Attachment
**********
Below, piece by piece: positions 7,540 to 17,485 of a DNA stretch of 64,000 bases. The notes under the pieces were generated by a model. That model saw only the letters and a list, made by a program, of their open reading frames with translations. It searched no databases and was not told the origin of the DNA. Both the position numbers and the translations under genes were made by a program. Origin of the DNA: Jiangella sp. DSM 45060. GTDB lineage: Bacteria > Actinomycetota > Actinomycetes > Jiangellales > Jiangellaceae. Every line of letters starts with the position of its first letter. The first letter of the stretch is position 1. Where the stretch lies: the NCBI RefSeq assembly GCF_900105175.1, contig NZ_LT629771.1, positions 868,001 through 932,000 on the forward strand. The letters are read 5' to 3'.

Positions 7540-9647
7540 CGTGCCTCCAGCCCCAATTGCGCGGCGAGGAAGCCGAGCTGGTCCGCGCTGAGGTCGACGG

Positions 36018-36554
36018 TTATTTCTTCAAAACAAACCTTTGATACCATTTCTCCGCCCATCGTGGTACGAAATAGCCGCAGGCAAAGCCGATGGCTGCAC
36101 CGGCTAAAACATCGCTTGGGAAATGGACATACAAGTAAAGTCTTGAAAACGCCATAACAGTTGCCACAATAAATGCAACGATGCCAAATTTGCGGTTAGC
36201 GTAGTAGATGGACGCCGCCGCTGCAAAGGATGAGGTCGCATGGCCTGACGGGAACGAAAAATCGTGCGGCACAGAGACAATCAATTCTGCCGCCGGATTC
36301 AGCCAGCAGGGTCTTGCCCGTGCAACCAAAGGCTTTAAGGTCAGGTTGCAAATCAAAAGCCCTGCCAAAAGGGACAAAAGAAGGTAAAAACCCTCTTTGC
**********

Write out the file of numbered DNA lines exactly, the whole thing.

Below, piece by piece: positions 7,540 to 17,485 of a DNA stretch of 64,000 bases. The notes under the pieces were generated by a model. That model saw only the letters and a list, made by a program, of their open reading frames with translations. It searched no databases and was not told the origin of the DNA. Both the position numbers and the translations under genes were made by a program. Origin of the DNA: Jiangella sp. DSM 45060. GTDB lineage: Bacteria > Actinomycetota > Actinomycetes > Jiangellales > Jiangellaceae. Every line of letters starts with the position of its first letter. The first letter of the stretch is position 1. Where the stretch lies: the NCBI RefSeq assembly GCF_900105175.1, contig NZ_LT629771.1, positions 868,001 through 932,000 on the forward strand. The letters are read 5' to 3'.

Positions 7540-9647
7540 CGTGCCTCCAGCCCCAATTGCGCGGCGAGGAAGCCGAGCTGGTCCGCGCTGAGGTCGACGG

Positions 36018-36554
36018 TTATTTCTTCAAAACAAACCTTTGATACCATTTCTCCGCCCATCGTGGTACGAAATAGCCGCAGGCAAAGCCGATGGCTGCAC
36101 CGGCTAAAACATCGCTTGGGAAATGGACATACAAGTAAAGTCTTGAAAACGCCATAACAGTTGCCACAATAAATGCAACGATGCCAAATTTGCGGTTAGC
36201 GTAGTAGATGGACGCCGCCGCTGCAAAGGATGAGGTCGCATGGCCTGACGGGAACGAAAAATCGTGCGGCACAGAGACAATCAATTCTGCCGCCGGATTC
36301 AGCCAGCAGGGTCTTGCCCGTGCAACCAAAGGCTTTAAGGTCAGGTTGCAAATCAAAAGCCCTGCCAAAAGGGACAAAAGAAGGTAAAAACCCTCTTTGC